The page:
So far in our Baseball Bloodlines series, we have looked a how different generations have passed down their Baseball DNA to their youthful counterparts, specifically in what they themselves accomplished. Vladimir Guerrero and Dante Bichette passed down their power bats, Mariano Rivera passed down his abilities at the back of the bullpen, and Carl Crawford seems to have shared his “toolsiness” with his baby cousin.
What happens when your son doesn’t play your position?
For 25 years, Jamie Moyer threw pitches in the big leagues. From the age of 23 until he was nearly 50 years old, all Moyer did was pitch. That’s why it makes perfect sense that both of his sons became middle infielders (can you sense the sarcasm?).
While 25-year-old Dillon Moyer joined the Mariners system this past year hoping to resurrect his career in his conversion from shortstop to right-handed bullpen arm, 23-year-old Hutton Moyer had a breakout year of sorts for the Los Angeles Angels.
Jamie Moyer’s career spanned four decades. The southpaw made his debut in 1986 with the Chicago Cubs. He picked up a win in his first big league start, despite allowing RBIs to names like Von Hayes, Juan Samuel and Mike Schmidt. He pitched for eight teams before hanging it up in 2012, seeing the best years of his career in Seattle, when he became a 20-game winner for their record setting 116-win team in 2001. He posted another 20-win season two years later before he brought his talents to the City of Brotherly Love. At 45 years old, and behind one of the finest seasons of his career, Moyer finally won his World Series.
Moyer finished his career with a 269-209 record behind a 4.25 career ERA and 1.32 WHIP. For all of the WAR junkies out there, he finished with a 50 career WAR (or 48.2 if you prefer FanGraphs) which proved one thing: Moyer may have never been the most electric pitcher or Hall of Fame bound, but he was a reliable middle-of-the-rotation arm for a very long time.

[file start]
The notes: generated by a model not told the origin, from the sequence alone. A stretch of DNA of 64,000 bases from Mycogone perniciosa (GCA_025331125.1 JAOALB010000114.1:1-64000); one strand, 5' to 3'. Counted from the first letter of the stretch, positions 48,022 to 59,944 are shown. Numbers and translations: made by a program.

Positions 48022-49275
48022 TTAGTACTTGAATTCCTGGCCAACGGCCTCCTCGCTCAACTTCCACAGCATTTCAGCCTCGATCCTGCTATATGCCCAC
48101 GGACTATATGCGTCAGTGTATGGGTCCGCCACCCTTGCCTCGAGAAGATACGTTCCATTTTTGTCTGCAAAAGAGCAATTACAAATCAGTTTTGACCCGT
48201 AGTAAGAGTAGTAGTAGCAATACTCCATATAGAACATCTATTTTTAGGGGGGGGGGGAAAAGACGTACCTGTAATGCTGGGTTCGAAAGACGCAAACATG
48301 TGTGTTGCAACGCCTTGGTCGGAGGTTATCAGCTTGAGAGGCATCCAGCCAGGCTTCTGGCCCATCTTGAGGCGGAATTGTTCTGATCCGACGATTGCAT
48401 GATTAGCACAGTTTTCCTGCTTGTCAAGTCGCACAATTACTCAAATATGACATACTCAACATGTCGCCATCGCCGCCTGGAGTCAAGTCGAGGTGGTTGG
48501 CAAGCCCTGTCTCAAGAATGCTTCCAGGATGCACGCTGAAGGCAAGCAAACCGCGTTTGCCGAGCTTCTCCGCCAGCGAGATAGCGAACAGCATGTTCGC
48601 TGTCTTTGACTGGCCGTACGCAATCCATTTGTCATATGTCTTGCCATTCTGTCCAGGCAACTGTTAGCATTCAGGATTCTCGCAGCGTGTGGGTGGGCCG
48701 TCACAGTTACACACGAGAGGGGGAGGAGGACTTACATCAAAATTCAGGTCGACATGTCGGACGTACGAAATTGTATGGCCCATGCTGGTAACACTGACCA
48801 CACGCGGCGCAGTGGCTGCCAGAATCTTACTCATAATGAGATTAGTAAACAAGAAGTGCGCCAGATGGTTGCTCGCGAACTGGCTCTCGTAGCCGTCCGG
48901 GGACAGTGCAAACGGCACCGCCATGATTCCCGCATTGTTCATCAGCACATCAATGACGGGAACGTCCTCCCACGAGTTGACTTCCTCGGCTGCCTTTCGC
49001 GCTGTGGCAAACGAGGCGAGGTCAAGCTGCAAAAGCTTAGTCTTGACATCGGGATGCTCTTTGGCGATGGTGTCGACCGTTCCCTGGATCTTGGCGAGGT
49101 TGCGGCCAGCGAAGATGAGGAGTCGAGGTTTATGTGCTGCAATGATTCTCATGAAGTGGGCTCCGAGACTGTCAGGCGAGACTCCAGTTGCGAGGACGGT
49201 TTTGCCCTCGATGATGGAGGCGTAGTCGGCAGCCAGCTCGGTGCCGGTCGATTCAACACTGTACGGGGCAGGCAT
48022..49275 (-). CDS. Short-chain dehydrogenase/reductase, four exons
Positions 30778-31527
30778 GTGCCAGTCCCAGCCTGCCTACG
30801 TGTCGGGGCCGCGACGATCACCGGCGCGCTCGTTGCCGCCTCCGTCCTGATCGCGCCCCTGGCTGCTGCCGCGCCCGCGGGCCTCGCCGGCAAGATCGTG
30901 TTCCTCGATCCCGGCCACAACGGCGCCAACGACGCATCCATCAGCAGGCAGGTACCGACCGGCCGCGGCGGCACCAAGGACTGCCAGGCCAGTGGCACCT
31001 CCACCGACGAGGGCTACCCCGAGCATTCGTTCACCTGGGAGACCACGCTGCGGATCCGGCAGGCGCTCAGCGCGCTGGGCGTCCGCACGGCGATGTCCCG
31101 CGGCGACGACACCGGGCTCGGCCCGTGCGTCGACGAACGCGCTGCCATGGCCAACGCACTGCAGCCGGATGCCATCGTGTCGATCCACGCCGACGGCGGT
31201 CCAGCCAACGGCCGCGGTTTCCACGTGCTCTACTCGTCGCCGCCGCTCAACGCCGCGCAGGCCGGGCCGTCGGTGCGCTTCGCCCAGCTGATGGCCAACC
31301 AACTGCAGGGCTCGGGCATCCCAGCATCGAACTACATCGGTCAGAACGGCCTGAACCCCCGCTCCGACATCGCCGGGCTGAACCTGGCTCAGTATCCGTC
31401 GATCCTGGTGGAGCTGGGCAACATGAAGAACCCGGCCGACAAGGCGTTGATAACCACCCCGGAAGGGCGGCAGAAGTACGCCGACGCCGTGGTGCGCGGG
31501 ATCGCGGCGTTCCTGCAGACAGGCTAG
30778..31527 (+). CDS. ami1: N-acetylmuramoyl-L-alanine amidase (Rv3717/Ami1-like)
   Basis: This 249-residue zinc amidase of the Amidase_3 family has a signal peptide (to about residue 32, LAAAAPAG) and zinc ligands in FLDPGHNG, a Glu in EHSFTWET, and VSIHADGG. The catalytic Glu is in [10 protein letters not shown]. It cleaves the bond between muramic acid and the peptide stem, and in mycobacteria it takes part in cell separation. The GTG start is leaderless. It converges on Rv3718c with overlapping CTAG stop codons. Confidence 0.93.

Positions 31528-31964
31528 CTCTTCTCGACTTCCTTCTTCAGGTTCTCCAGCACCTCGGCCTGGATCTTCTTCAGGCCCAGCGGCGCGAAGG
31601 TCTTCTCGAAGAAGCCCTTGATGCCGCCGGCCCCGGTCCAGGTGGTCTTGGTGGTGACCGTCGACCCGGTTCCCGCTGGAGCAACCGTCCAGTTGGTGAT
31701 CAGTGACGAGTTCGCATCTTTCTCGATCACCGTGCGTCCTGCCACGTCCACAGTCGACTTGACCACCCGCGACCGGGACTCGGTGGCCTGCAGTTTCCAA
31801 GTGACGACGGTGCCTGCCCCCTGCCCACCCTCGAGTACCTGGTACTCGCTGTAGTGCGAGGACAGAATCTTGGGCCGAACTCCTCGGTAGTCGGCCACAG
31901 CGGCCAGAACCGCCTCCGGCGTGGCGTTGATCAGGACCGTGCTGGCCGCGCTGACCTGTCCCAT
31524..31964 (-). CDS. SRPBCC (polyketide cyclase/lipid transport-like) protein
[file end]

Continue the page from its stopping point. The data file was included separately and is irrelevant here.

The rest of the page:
The youngest Moyer is now working his way up the Angels minor league ladder, reaching High-A ball this season. He parlayed a breakout junior campaign at Pepperdine into a shot at the big leagues, being selected with the last pick of the seventh round in 2015’s MLB Draft. He led the West Coast Conference with 14 home runs his junior season — a remarkable feat considering he had hit a total of two home runs his first two seasons — while slashing .295/.413/.564. He appeared to have transformed his gap power — one that led him to the top of the leaderboards in 2014 with 24 doubles — to over-the-fence power, and the Angels seemingly liked what they saw from the future second baseman.
Hutton began his professional career last season in the Pioneer League, and nothing special popped out. He slashed .241/.323/.438 with four home runs and a worrisome 33-to-9 strikeout-to-walk rate. He played decent enough second base (making a one game appearance at shortstop), making seven errors in 189 total chances. He displayed enough speed and arm strength to stick up the middle.
This season saw Hutton begin in Low-A Burlington and finish with Inland Empire in the California League. He proved no match for the pitching of the Midwest League, slashing .313/.371/.510 with eight doubles and three home runs in 26 games before earning a promotion to High-A.
It was there that he really dug in and found his power, which isn’t entirely uncommon when a hot-hitting prospect gets to the hitter-friendly confines of the California League. His batting average slipped, and he struck out a ton — 28.5 percent of the time to be precise — but he certainly found his power. He belted 14 home runs once with Inland Empire, while adding 25 doubles.
For more on Hutton Moyer’s promising career, head on over to Today’s Knuckleball for my full feature by clicking on the link below: